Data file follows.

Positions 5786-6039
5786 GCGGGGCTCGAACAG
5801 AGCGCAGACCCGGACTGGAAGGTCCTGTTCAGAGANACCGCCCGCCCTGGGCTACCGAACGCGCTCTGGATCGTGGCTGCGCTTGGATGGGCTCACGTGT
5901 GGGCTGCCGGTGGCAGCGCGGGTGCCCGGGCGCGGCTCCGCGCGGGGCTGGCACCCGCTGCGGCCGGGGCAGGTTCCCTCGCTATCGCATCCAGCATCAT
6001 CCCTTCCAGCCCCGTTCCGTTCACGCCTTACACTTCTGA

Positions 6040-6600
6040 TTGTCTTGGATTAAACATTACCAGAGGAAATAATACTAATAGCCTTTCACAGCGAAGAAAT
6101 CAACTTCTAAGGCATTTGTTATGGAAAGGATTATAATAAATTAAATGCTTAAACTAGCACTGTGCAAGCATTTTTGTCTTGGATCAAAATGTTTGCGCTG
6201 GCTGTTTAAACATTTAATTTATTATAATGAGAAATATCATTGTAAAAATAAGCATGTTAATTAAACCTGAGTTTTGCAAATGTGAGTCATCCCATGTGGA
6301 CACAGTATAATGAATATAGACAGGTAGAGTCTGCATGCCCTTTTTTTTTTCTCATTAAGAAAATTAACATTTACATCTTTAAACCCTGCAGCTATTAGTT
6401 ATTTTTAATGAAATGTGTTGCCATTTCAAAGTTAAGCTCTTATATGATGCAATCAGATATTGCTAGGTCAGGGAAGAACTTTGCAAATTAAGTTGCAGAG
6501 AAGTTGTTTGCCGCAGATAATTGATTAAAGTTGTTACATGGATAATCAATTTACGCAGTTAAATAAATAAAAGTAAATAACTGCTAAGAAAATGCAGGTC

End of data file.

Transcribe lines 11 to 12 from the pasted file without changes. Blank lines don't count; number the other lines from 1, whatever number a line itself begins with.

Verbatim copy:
6401 ATTTTTAATGAAATGTGTTGCCATTTCAAAGTTAAGCTCTTATATGATGCAATCAGATATTGCTAGGTCAGGGAAGAACTTTGCAAATTAAGTTGCAGAG
6501 AAGTTGTTTGCCGCAGATAATTGATTAAAGTTGTTACATGGATAATCAATTTACGCAGTTAAATAAATAAAAGTAAATAACTGCTAAGAAAATGCAGGTC